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Want School Choice? Public Education Has It, Says New Report

“Although the current dialogue about school choice is generally focused on charter schools, vouchers, and the overall diversion of taxpayer monies to private entities, it misses a fundamental reality: Most public school districts already offer a wide range of choices to their students.” This message is at the core of a new report from the National School Boards Association’s Center for Public Education titled Busting the Myth of “One Size Fits All” Public Education.

At an event unveiling the report earlier this month, panelists discussed the wide variety of alternative options offered in public education. Thomas Gentzel, executive director and CEO of the National School Boards Association, noted that the system has evolved over many years from one that offers limited options into one that molds to students’ diverse needs – providing a greater degree of choice, in fact, than many private schools.

Patte Barth, director of the Center for Public Education, provided a summary of the new report, which uses data from the federal Schools and Staffing Survey to examine the scope of choices available both across different school buildings and within school programs. Many public districts offer magnet or charter schools, for example, or permit families to select a school outside their neighborhood. Within-school options range from gifted and talented programs to dual credit courses, internships, career and technical education, distance learning, and much more.

The research uncovered findings such as these:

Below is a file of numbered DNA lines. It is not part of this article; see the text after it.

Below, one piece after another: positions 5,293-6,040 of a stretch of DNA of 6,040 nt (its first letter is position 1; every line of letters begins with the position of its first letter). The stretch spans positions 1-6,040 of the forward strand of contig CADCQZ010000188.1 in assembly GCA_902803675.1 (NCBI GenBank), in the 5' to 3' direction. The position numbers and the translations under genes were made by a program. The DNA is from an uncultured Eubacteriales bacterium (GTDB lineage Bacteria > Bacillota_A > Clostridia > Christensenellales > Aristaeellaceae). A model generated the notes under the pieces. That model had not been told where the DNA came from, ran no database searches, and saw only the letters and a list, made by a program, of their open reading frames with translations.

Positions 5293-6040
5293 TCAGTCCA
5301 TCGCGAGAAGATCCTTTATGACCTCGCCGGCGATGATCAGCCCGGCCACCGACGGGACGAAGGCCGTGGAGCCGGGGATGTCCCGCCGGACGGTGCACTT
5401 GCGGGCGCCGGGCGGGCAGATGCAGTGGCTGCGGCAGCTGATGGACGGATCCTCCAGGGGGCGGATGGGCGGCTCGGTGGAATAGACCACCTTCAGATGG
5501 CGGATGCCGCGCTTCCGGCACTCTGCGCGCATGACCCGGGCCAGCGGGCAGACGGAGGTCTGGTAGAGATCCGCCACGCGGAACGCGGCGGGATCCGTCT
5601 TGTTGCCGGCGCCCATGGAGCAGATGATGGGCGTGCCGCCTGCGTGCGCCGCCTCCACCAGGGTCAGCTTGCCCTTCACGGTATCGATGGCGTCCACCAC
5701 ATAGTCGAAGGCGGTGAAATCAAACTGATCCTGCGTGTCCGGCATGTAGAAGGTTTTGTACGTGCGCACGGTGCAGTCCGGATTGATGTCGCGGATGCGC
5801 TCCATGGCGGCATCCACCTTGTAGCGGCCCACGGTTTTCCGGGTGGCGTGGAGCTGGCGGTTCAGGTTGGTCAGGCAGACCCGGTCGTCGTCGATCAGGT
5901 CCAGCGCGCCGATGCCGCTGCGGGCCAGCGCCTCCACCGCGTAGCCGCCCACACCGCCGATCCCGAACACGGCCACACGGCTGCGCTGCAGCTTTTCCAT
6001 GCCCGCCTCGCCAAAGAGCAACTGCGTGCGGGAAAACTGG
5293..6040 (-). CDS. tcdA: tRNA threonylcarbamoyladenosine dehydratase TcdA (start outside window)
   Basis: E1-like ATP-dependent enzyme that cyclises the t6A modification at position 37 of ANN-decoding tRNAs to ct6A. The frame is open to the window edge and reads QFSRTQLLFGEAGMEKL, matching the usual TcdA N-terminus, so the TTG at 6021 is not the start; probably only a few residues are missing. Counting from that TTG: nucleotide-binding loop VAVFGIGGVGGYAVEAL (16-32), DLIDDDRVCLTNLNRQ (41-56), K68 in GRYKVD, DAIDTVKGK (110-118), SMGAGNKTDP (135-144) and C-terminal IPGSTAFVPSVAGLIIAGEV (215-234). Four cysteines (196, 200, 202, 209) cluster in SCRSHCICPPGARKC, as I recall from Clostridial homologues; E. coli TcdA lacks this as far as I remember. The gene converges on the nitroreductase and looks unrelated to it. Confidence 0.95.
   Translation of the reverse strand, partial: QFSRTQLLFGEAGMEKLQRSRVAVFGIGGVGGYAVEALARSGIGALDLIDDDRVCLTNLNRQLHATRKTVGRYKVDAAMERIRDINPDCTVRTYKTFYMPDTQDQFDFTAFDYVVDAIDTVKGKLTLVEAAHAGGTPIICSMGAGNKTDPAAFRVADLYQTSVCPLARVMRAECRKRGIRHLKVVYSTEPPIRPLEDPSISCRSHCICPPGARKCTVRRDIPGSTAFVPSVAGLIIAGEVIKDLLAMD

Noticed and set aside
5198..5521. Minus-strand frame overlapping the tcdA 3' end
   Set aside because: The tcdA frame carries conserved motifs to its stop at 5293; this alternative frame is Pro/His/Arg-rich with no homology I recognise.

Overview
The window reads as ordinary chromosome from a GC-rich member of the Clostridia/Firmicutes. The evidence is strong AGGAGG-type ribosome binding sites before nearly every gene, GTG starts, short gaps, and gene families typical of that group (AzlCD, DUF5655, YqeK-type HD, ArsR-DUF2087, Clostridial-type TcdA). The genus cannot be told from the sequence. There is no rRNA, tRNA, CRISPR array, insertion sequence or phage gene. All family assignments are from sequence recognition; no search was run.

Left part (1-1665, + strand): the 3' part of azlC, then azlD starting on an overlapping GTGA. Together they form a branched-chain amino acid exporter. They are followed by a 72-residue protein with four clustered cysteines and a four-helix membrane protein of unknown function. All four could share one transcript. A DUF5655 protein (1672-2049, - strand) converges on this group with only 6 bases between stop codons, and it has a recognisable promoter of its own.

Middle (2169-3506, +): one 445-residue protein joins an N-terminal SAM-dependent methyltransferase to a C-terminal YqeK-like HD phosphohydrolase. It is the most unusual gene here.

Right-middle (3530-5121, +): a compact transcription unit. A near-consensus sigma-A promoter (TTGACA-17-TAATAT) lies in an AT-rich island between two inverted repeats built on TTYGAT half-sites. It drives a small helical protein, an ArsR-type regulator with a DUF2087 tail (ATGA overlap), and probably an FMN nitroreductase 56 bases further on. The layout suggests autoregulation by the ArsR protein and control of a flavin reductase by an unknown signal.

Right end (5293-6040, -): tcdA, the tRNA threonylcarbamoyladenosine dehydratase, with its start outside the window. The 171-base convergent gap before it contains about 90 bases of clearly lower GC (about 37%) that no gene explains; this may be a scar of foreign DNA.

• Some two thirds of students in public schools have the option of changing school buildings within their districts or neighboring districts.
  • Public schools offer a significant variety of choices and strategies to address individual students’ needs/interests.
  • Public schools are more likely than private schools to offer before- and afterschool care, enrichment programming, and other extracurricular activities.

Panelists described initiatives in their specific districts and the choices accessible to students. Terrell Davis, executive director of public affairs and special projects for the Wichita Public Schools (KS), and Craig Plank, chairman of the board of trustees for Richland School District 2 (SC), both emphasized their vision of setting students up for success. By providing students with choices to meet their interests within the context of high-quality learning, they said, schools are encouraging creativity and increasing students’ awareness of various career opportunities. Plank also mentioned centers within larger schools that provide personalized learning for students with learning difficulties as well as mentoring programs, internships, and specialized field studies for secondary students.

John Craig, associate principal at Hazen Union School in Hardwick, Vermont, said that even the rural area where he is based offers choices. Students have personalized learning plans that identify a suitable pathway led by their preferences, which are monitored and revised based on student planning and reflection. Options like these empower students to make choices based on their aspirations, interests, and abilities. Craig also noted the importance of supporting rural families in tackling particular challenges, such as transportation limitations, through connections with local organizations and other creative solutions.

Such a progressive education system requires changes in the way teachers approach instruction. Today’s teachers are organizing internships, mentoring, and project-based learning, the panelists noted. Community relationships are also important, encouraging businesses and organizations to work with schools to offer students tailored opportunities.

Panelists also addressed the importance of providing a level playing field for all students to access these opportunities. Plank emphasized raising students’ awareness and encouraging them to explore the options that are available to them.

To access the full report and its recommendations for school leaders, click here.

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Jemima Cabedo

AACTE Intern